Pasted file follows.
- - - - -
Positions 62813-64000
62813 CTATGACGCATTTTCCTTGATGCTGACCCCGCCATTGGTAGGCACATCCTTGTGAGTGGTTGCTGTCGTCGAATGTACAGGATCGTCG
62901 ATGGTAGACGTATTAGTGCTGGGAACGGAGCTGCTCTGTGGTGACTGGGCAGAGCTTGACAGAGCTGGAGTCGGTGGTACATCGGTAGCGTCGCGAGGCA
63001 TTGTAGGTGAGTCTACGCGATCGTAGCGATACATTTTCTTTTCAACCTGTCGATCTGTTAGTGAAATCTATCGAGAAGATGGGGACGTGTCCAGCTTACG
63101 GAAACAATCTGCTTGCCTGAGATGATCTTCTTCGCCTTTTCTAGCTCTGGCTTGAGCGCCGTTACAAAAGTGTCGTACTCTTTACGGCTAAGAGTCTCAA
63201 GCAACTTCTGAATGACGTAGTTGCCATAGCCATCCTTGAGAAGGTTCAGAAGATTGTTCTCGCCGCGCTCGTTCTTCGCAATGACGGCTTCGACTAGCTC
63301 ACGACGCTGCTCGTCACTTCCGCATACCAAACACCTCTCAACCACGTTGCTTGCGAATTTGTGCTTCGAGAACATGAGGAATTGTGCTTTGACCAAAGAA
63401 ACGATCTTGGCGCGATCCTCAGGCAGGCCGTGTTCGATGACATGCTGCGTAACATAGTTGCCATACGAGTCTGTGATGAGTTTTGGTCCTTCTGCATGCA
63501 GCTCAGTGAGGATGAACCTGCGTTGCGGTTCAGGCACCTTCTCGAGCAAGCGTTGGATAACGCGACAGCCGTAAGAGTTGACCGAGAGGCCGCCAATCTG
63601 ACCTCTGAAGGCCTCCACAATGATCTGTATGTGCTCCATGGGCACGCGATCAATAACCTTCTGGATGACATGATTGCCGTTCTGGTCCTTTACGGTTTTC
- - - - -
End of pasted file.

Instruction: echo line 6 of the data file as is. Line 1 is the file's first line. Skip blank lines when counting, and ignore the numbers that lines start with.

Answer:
63201 GCAACTTCTGAATGACGTAGTTGCCATAGCCATCCTTGAGAAGGTTCAGAAGATTGTTCTCGCCGCGCTCGTTCTTCGCAATGACGGCTTCGACTAGCTC